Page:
Map of US Congress twitter folk

This is a map of the current US congressmen and women who are currently on Twitter (you can click it to see a bigger map where you can read the names.) The direction of the arrows show who follows whom, and the size of the blobs indicates how “popular” a given congressperson is among their twittering peers (where “popular” means something like “is followed by many of their peers.”) Colours indicate party affiliation (for those of you who — like me — don’t live in the ‘States and who — like me — need reminding from time to time, the Democrats are the blue dots.)

Network of US Congress twitterers showing "citation frequency"
Network of US Congress twitterers showing citation frequency. Click for bigger.

A cursory glance at this map shows a few things:

  1. There are more Republican than Democratic congresspeople on Twitter. This is somewhat surprising because (post-Obamamania) we tend to believe that Twitter is a predominantly democratic environment (young, hip, technology friendly, coastal.)
  2. The two groups are pretty clique-y. If it weren’t for Neil Abercrombie and John Culberson, there’s little chance that information would flow between the two groups. Of course this isn’t a true representation — there may be twitterers external to the group (journalists say, political commentators, analysts, lobbyists and civil servants) who also act as bridges between the factions, but the map does seem to indicate a strongly polarized population. We’ve seen this sort of thing before — notably in Linkfluence’s PresidentialWatch ’08 map of the political blogosphere. There are, it seems fewer shades of grey.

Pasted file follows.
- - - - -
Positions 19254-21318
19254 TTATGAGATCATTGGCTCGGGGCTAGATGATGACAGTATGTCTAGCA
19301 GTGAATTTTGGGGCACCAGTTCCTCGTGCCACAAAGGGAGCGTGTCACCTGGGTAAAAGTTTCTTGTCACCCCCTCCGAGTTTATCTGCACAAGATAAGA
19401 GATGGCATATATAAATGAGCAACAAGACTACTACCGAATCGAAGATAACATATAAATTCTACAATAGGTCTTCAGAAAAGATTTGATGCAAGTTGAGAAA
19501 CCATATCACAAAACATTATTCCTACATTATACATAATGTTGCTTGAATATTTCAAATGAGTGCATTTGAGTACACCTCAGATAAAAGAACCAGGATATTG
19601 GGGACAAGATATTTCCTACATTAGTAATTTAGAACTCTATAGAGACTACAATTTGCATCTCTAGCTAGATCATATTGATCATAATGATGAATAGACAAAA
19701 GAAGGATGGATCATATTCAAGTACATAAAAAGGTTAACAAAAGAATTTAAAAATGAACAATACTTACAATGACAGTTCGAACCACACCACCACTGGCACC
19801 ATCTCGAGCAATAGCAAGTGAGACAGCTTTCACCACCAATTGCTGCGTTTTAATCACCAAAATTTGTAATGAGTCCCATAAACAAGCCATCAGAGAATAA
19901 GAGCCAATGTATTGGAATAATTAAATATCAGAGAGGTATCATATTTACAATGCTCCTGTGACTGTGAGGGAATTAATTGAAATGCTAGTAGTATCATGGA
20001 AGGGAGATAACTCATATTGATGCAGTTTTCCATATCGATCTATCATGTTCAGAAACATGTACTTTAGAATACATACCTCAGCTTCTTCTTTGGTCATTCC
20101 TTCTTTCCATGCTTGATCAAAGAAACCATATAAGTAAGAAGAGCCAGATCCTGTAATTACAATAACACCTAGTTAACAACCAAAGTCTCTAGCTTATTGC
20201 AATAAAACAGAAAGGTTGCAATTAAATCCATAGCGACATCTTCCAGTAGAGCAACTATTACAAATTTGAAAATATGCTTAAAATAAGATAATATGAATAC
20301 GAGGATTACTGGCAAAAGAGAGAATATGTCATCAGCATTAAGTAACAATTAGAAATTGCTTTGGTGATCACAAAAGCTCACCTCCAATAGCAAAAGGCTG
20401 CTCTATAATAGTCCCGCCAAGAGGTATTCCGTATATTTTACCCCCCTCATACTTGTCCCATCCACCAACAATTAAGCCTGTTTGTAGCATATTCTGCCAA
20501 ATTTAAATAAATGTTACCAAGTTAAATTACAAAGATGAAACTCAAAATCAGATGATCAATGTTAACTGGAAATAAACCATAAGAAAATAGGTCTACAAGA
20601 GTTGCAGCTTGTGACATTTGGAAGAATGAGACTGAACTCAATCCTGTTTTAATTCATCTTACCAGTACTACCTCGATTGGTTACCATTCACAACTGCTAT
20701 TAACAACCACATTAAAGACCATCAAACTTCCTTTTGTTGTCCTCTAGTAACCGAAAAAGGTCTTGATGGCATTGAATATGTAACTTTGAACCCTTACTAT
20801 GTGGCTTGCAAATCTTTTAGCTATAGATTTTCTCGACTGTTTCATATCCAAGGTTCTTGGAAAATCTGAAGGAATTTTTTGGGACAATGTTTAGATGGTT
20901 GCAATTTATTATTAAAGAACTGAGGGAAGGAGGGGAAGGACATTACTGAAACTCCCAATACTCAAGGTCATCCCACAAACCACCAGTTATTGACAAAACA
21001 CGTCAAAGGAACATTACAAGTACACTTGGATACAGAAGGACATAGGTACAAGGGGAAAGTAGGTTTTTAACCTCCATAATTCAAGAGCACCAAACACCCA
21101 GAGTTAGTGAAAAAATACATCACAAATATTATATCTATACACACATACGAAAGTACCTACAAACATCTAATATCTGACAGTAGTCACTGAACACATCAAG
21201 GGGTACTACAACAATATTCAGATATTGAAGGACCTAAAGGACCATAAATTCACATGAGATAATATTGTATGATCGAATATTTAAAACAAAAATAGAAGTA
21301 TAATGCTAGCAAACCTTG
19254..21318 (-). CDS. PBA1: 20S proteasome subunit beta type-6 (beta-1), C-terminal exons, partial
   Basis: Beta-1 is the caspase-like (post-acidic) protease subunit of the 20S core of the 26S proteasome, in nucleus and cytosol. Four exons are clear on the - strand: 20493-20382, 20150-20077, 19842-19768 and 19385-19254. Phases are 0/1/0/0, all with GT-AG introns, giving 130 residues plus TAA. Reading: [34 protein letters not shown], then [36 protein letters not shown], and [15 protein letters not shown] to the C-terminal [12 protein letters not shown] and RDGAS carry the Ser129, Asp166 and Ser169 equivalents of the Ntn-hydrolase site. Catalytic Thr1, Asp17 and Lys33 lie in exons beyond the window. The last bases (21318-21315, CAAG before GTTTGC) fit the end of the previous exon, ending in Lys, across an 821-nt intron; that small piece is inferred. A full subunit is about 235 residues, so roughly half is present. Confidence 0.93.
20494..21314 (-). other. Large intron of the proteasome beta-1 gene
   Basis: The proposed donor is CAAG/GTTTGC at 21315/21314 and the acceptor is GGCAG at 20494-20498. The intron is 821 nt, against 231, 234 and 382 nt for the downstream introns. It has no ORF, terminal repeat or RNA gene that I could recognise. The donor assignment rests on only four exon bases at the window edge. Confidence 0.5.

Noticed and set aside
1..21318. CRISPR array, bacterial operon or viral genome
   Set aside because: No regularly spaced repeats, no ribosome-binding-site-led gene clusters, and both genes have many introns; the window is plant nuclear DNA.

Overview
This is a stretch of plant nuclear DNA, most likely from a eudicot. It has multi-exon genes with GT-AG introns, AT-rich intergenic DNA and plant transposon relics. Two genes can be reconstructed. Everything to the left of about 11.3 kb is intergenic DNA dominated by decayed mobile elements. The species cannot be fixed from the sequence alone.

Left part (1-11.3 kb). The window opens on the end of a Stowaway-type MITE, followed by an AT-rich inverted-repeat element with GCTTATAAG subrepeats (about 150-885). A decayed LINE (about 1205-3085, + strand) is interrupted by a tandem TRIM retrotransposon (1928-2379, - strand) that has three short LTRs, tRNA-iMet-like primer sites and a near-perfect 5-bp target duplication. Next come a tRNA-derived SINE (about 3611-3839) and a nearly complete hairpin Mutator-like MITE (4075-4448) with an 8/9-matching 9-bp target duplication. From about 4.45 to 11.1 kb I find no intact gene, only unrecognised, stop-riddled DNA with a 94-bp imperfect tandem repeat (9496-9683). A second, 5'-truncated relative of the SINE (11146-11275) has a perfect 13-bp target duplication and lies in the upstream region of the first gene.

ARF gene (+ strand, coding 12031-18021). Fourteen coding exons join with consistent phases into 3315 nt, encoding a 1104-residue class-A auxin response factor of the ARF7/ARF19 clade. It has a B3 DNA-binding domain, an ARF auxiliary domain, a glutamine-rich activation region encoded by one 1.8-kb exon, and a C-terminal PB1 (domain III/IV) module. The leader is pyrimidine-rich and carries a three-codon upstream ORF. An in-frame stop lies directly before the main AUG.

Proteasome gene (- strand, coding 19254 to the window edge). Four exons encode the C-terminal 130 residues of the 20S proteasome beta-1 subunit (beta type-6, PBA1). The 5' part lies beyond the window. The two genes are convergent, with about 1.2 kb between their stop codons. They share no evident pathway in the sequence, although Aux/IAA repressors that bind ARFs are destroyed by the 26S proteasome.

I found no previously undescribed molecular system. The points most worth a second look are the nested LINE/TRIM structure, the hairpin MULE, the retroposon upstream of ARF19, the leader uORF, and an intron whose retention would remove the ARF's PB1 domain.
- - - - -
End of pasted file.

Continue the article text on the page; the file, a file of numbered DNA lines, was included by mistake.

3. Eight of the Twitterers (including Twitter’s own ice queen, Hillary Clinton) aren’t even in the game. Nothing suggests that someone’s still using the web solely as a broadcast platform than an apparent refusal to play nicely with the other kids. Here are a couple of self-explanatory slides I showed in March ’08 as part of a presentation on why I thought Obama was doing the social media thing better than Clinton.
    Hilary Clinton's friends and followers (March 6 2008)
    Hilary Clinton's friends and followers (March 6 2008)
    Barack Obama's friends and followers March 6 2008
    Barack Obama's friends and followers March 6 2008

    See also my previous post, Why doesn’t the Tory MP have twitter friends?

  4. John Culberson’s betweenness score

    Now the Neil Abercrombie/John Culberson bridges are so striking that I thought it would be worth looking at the “betweenness” scores for this group. Betweeness is a measure of how much (or little) a node controls the flow of information in the network, its importance to the overall structure. It is one of the ways that we assess influence in a network (roughly speaking, the other two numbers we look at are “popularity” and “authority”, but more of that another time.)

    So I ran the numbers and re-drew the map (much easier than it sounds) and got this:

    Network of US Congress twitterers showing "betweenness"
    Network of US Congress twitterers showing betweenness. Click for bigger.